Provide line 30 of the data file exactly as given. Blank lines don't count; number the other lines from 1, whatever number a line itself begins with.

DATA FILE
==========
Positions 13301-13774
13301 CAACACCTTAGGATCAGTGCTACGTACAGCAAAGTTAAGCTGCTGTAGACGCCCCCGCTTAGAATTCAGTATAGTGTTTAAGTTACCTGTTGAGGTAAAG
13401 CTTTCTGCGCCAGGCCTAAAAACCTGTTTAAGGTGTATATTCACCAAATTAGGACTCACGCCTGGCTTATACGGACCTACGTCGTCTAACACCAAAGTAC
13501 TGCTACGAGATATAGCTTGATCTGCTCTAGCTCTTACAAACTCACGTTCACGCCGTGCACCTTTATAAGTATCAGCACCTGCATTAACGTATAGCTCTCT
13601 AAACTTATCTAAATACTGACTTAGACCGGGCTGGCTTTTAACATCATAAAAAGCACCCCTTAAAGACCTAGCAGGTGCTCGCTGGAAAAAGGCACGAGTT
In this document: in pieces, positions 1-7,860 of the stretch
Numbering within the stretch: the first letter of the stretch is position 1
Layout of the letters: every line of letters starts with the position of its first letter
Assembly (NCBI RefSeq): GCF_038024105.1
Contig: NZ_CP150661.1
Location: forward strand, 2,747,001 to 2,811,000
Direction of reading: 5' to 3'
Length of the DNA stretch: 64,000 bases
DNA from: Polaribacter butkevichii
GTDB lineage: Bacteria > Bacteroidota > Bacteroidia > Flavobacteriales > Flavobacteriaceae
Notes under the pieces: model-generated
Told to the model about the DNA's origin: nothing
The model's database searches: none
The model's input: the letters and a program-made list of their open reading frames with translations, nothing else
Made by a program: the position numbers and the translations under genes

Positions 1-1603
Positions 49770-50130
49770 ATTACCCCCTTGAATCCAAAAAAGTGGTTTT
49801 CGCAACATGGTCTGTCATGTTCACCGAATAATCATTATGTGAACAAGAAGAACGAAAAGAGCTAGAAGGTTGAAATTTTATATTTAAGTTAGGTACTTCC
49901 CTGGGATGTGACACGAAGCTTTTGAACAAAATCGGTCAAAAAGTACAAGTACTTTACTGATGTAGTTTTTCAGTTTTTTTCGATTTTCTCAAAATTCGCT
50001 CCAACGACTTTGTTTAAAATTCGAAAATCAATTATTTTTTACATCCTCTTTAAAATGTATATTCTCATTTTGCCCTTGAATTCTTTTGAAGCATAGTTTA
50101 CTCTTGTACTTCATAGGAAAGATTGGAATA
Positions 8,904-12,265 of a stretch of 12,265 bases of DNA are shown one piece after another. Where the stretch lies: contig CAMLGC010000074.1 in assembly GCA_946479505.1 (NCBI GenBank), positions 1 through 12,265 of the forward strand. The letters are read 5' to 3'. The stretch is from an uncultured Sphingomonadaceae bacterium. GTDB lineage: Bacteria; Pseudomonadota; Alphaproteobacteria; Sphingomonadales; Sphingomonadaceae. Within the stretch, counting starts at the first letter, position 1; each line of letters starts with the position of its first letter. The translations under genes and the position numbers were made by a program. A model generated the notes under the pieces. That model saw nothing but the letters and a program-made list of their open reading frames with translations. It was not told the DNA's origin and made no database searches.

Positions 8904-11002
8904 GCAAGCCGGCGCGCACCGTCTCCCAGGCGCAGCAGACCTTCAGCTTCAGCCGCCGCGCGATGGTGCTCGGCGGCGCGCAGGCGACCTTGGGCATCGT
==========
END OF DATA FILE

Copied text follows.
8904 GCAAGCCGGCGCGCACCGTCTCCCAGGCGCAGCAGACCTTCAGCTTCAGCCGCCGCGCGATGGTGCTCGGCGGCGCGCAGGCGACCTTGGGCATCGT